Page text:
The last few weeks have been quite trying around the fish camp. Remodeling, broken computer, shitty weather, and a lack of fishing just to name a few of the stressors.
January has not been without some redeeming value, Rock Lungarella has been spending some time around here when Judy invites him up for dinner.
Rock was the first man I flew with in Viet Nam. I was nineteen and Rock was a twenty nine year old Airborne Ranger Infantry Captain with a chest full of medals and a laugh that could be heard across the club even at happy hour.
Rock had the reputation for being fearless in the air or on the ground and after several hundred hours of being his Peter Pilot I can tell you he is absolutely fearless period.
But like all warriors Rock has his soft side and this story is about the care and respect given our own fallen warriors.
0400, O-dark-thirty, the tent flap on the GP medium parts and in steps Captain Lungarella and in a loud voice he asks "Where is Coe ?" I was right in front of him on my cot.
"I am right here sir." My weak sleepy answer seemed good enough for now.
"Major Bauman gave you to me for the next few weeks to get some in-country experience" Rock growled, "I want to be in the air in ten minutes. I will be waiting for you on the pad in front of operations."
I haven't been in Viet Nam for a week yet and it already seems to me like an endless series of early cranks and late dinners. Getting dressed in the dark is no sweat. I have speed laces in my boots and hit the JP-4 powered four hole crapper and still made the operations pad before Capt. Lungarella.
I could hear a UH-1 crank up out in the revetments as I scurried along towards the operations pad, it was the only one cranking up, I knew it was my ride for the day. I had my flack vest, chicken board, 45 caliber crotch protector, camera and helmet, I was ready to fly. Rock made a sideways flair onto the operations pad, I jumped in my seat and the gunner buttoned me in.
"Tay Ninh Tower Blackhawk Six Niner on the Blackhawk operations pad for take off to the north over." "Six Niner Tay Ninh Tower we have no traffic and no north firing artillery, you are clear to take off to the north good day." Double click from Rock and we were pulling pitch. I watched as the lights of the compound faded and the inky predawn darkness covered everything from our view but the dim red glow of the instruments.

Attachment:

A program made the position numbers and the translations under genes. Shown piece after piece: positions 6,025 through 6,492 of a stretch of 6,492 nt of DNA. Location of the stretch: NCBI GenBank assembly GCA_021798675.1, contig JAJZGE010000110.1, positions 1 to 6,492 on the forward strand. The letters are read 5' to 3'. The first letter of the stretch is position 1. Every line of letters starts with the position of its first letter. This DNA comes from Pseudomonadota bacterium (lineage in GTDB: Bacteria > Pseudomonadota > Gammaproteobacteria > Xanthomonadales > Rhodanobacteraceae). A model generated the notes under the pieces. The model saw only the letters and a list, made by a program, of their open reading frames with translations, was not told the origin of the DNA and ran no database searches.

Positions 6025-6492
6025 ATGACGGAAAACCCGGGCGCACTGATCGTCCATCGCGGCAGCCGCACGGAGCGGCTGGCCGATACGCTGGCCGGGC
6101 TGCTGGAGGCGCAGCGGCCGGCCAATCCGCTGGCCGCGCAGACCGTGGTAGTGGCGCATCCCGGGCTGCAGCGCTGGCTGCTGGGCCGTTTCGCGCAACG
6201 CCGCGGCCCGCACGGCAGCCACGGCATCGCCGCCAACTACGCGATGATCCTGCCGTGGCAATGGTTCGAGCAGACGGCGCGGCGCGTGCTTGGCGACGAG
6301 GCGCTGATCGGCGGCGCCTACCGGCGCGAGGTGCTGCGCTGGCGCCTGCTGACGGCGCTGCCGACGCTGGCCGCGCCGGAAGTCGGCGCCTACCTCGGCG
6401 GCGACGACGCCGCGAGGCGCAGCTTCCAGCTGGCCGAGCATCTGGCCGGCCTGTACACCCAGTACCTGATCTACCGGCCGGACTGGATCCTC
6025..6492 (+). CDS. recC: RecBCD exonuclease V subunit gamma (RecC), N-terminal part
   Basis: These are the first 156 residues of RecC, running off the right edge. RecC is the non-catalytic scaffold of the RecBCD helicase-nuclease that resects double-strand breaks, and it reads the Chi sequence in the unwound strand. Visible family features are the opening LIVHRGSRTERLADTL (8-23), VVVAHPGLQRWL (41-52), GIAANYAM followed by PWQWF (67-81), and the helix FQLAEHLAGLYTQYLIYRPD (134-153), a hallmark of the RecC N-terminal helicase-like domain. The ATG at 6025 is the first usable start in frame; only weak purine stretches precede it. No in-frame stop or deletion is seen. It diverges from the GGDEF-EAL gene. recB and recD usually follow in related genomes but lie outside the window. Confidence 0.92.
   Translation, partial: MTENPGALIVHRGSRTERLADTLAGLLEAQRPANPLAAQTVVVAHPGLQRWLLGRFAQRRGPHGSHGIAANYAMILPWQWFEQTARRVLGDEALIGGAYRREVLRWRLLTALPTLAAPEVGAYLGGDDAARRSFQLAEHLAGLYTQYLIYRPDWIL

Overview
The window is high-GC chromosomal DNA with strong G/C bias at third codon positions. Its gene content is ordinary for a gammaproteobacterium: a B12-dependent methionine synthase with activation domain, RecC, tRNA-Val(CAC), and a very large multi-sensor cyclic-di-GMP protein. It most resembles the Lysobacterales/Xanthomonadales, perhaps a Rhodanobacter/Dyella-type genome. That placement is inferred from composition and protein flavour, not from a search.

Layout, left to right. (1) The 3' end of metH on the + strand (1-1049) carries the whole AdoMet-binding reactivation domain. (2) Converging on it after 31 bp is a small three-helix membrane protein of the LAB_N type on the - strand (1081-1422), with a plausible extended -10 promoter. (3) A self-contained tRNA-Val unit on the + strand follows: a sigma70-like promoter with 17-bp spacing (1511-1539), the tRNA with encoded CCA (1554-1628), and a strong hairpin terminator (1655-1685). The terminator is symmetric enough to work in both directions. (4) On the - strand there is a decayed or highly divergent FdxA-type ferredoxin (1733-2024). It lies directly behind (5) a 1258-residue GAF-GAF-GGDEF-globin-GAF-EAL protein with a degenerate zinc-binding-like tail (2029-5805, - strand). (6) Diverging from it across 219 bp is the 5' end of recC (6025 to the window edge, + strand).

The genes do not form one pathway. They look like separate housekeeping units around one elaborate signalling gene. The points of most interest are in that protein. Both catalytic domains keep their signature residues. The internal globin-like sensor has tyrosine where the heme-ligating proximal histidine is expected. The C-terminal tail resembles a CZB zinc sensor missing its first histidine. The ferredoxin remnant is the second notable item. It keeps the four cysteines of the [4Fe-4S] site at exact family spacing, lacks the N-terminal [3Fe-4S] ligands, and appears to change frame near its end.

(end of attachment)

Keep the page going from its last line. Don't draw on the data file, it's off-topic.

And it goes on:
"Bad mission today."
Rock was speaking to no one in particular, just keying his mike and
talking to his crew. "We have to fly bodies to Graves
Registration today. I do not know how many, but I do know it will be
several loads. This is the aftermath of the big fight they have been
having north of Cu Chi. I am sure Major Bauman hates me and must not
like you very well either." Rock laughed and we flew on our
It was a long flight up and we started hearing our own Rat Pack guns on the company frequency.
"Rat One Eight, Blackhawk Six Niner, over." Our first contact. "Go ahead Six Niner." "We are inbound looking for a load to go to Graves Registration, is it still hot down there, over?" "Six Niner the LZ is cold, we are just mopping up after last nights attack. Call Manchu on their Fox Mike." CW2 Art Cline overhead with his fire team would assure a quiet Landing Zone.
The sun was still behind the horizon but the predawn bright sky made everything glow on the ground. We circled the Landing Zone and called the ground frequency to get them to pop smoke so we would know where to land.
We could all see the bright yellow smoke plume coming up from the landing zone in the still morning air. Rock brought the helicopter down right in front of the smoke grenade making a light yellow wind storm, blowing the poncho liners off the row of dead bodies. In The dim light with all the yellow smoke swirling around, the gray faces, some contorted in death were only a few feet away from my perch in the Huey. I could not stop looking at them. The taste of cordite in my mouth from the smoke grenade made it all like a dream with all my senses running wild, some of the dead looked like they were just sleeping others were more a collection of parts than a body.